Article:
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Solar Anus - Skull Alcoholic: The Complete Solar Anus

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Artist: Solar Anus

Album: Skull Alcoholic: The Complete Solar Anus

Label: Tumult

Review date: Dec. 4, 2006


The extreme ends of American and Japanese culture have circled each other like dogs in a cage match for decades now. Too much alike to truly get along, both observe from a healthy distance and copy the mannerisms of the other. Americans take in the paranoid gore of classic Japanese horror and attempt to remake it in the mold of a good olí virgin sacrifice narrative; Japanese hear the sleazy boogie rock of 1970s Britain and the sludgy doom of 1990s America and, well, in the case of Solar Anus, they find a way to make it even sleazier, even more cultic, and even more self-indulgent.

Such dangerous essentialism aside, we have a serious bastardization of classic rock on our hands in Solar Anusí two-disc retrospective Skull Alcoholic. Start, since you are undoubtedly expected to, with the album art. The cover and booklet are filled with epilepsy-inducing collages that bring to mind Black Dice informed by, say, Monster Magnet. A flock of winged skulls descends upon yet more skulls; a flock of lips and mouths descends upon a field of splayed female legs, etc.

A feeling that I canít help but come away with after to listening to a record like Skull Alcoholic is that the music was conceived and performed as a joke, or at least as a set of encoded references meant to be understood by a mere few. The band copiously thanks a list of groups that appear to offer a shorthand for their sound: Electric Wizard, Budgie, Guru Guru, Sleep, Led Zeppelin, etc etc. Most of the tracks on the compilationís first disc, accounting for the bandís 1997 debut and unreleased songs, bear this suspicion out. Song after song of plodding, overdriven sludge riffs that sound as if recorded in an empty gymnasium, accompanied by growled Rob Zombie vocals.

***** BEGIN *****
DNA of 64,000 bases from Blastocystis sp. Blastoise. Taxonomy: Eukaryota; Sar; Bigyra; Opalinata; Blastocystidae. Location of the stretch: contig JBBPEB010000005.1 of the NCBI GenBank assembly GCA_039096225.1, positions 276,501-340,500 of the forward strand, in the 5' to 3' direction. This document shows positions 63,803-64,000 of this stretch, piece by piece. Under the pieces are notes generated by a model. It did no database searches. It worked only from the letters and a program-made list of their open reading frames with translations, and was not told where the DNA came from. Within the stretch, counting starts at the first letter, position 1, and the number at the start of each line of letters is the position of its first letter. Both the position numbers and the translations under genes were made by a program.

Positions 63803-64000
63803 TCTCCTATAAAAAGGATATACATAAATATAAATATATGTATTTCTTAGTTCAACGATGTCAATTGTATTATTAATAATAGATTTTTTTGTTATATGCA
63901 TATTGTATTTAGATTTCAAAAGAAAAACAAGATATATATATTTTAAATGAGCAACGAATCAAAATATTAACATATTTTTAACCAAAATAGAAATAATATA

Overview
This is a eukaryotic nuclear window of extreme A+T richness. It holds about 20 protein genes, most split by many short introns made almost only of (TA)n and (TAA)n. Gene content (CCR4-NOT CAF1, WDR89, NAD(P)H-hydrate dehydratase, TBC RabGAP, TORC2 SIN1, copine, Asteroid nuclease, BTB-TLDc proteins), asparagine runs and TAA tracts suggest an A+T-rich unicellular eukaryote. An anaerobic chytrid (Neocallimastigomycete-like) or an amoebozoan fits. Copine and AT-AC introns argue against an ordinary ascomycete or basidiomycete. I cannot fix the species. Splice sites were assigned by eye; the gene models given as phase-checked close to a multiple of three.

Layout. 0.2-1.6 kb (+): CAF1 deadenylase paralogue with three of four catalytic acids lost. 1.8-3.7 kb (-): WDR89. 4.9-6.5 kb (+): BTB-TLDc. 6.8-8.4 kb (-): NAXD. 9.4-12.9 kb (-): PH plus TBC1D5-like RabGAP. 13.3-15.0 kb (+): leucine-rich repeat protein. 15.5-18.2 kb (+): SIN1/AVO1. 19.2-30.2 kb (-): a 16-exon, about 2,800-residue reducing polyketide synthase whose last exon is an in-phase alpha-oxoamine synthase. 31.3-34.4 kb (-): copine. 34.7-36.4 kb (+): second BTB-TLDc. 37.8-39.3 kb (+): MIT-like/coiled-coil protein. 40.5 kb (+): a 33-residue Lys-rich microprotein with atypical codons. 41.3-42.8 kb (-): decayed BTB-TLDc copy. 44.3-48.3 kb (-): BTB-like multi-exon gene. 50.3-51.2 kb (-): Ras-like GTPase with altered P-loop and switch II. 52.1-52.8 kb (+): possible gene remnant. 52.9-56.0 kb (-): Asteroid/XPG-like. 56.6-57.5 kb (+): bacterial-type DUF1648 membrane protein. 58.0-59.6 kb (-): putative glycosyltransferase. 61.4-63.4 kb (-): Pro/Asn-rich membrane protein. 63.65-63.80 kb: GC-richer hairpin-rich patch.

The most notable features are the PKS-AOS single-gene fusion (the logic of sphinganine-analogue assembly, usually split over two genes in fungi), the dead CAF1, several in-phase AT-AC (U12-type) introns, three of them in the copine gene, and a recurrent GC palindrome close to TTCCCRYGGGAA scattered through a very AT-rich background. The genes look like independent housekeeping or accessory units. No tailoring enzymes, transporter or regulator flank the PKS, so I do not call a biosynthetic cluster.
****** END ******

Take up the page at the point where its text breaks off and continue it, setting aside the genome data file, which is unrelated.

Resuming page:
Itís not until the second disc, compiling the bandís later output, that I am convinced of the necessity of a sludge band listening to Ash Ra Tempel and making a record. The songs here are pulsing, playful, and truly epic. On ďDie in the Space,Ē chugging riffs give way to a steadily building tribal drumbeat cribbed in full from Crash Worship (another band thanked once or twice) that explodes in a frenzy of fingertapping and wild soloing. The rhythm section has vastly improved on this half of the record, churning with a rote precision that recalls that of another willful genre-hopping band, Finlandís Circle. On these songs, vocalist Tenkotu has traded in the guttural yowling for a low-in-the-mix carnival yap, which is little improvement aside from being less of a distraction from all the killer riffage.

Though a muddy, extremely excessive amalgam of rock signifiers, Solar Anus is a band that clearly understood one thing about rock and roll: itís a hedonistic affair. They may not ever replace any of the bands in the canon they claim to hold so sacred, but its obvious they had great fun at whatever it was they did. Listening to it is just about as fun, when you get down to it.

By Evan Woodward

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